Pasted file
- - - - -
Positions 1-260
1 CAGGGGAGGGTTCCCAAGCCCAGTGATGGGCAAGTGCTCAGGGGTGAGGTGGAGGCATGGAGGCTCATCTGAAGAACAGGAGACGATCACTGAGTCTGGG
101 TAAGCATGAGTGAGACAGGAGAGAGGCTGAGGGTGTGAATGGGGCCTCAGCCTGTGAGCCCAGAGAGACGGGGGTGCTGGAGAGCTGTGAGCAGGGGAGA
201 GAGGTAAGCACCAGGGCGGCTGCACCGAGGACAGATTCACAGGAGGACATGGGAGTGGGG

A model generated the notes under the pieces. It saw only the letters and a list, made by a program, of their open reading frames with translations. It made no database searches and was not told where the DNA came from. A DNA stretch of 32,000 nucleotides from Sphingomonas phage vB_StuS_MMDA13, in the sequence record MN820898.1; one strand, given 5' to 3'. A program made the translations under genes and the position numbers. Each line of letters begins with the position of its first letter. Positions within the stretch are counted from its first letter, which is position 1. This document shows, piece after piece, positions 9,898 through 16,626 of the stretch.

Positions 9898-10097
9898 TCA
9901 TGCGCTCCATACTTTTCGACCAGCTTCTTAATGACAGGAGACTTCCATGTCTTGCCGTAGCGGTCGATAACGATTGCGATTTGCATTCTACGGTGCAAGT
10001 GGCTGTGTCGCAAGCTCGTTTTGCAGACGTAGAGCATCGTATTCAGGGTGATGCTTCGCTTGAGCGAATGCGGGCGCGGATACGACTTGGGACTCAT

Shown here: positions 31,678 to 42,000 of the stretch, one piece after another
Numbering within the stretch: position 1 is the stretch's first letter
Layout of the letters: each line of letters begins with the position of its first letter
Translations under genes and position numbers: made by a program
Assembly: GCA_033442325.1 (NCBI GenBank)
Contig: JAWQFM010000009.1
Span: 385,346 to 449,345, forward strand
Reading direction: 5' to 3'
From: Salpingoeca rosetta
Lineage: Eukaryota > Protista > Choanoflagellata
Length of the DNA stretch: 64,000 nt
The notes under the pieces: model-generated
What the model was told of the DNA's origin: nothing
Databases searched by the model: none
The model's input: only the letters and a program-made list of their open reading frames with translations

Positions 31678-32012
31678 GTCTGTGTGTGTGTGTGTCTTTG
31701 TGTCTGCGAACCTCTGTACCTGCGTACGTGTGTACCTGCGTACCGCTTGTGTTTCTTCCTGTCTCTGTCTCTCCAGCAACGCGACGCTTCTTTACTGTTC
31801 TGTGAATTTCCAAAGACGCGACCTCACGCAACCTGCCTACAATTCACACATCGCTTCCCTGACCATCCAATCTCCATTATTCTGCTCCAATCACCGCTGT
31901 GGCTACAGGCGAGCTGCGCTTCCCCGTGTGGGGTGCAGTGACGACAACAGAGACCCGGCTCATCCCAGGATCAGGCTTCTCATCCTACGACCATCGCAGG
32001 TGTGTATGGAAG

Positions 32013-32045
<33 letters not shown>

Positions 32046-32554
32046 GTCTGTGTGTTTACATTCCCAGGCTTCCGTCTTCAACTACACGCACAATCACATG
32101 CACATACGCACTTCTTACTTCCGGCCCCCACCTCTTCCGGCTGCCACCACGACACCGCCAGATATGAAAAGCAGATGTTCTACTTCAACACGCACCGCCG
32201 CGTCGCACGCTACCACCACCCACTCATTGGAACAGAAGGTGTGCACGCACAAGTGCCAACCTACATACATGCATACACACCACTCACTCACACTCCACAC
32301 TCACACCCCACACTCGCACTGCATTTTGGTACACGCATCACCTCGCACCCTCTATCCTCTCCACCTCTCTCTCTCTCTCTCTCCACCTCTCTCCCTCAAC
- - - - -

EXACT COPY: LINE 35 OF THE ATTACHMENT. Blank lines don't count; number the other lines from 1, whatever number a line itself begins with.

32101 CACATACGCACTTCTTACTTCCGGCCCCCACCTCTTCCGGCTGCCACCACGACACCGCCAGATATGAAAAGCAGATGTTCTACTTCAACACGCACCGCCG